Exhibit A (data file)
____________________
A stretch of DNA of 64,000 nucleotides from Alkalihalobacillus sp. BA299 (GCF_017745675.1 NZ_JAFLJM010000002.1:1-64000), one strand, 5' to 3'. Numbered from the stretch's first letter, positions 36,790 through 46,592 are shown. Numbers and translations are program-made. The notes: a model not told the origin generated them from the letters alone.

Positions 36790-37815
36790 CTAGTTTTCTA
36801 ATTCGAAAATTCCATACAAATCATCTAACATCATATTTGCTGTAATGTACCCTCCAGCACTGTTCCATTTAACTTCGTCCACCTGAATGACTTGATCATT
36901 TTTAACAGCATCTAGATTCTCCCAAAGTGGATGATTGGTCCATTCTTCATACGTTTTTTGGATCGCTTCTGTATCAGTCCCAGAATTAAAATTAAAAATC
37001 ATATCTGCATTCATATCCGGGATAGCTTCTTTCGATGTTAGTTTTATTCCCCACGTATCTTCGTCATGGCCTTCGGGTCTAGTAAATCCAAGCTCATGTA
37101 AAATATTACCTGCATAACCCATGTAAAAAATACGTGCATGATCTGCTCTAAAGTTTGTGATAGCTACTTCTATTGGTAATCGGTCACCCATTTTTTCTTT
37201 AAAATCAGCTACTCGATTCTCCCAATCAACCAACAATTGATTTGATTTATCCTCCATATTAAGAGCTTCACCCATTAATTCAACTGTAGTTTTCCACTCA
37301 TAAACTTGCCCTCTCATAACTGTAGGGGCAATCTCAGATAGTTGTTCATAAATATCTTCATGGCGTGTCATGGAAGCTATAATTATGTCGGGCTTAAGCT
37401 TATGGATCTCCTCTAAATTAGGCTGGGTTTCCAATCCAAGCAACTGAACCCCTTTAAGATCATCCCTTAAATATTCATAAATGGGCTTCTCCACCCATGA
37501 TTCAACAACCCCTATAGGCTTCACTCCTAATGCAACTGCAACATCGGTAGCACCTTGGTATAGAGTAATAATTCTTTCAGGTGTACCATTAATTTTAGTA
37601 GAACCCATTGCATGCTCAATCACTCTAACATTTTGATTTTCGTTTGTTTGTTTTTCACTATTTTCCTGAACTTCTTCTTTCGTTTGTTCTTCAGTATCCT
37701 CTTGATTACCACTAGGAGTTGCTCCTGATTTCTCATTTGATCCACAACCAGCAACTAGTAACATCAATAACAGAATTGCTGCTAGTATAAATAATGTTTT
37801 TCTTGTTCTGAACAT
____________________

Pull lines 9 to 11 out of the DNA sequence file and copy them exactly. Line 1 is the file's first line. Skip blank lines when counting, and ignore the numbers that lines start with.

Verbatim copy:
37301 TAAACTTGCCCTCTCATAACTGTAGGGGCAATCTCAGATAGTTGTTCATAAATATCTTCATGGCGTGTCATGGAAGCTATAATTATGTCGGGCTTAAGCT
37401 TATGGATCTCCTCTAAATTAGGCTGGGTTTCCAATCCAAGCAACTGAACCCCTTTAAGATCATCCCTTAAATATTCATAAATGGGCTTCTCCACCCATGA
37501 TTCAACAACCCCTATAGGCTTCACTCCTAATGCAACTGCAACATCGGTAGCACCTTGGTATAGAGTAATAATTCTTTCAGGTGTACCATTAATTTTAGTA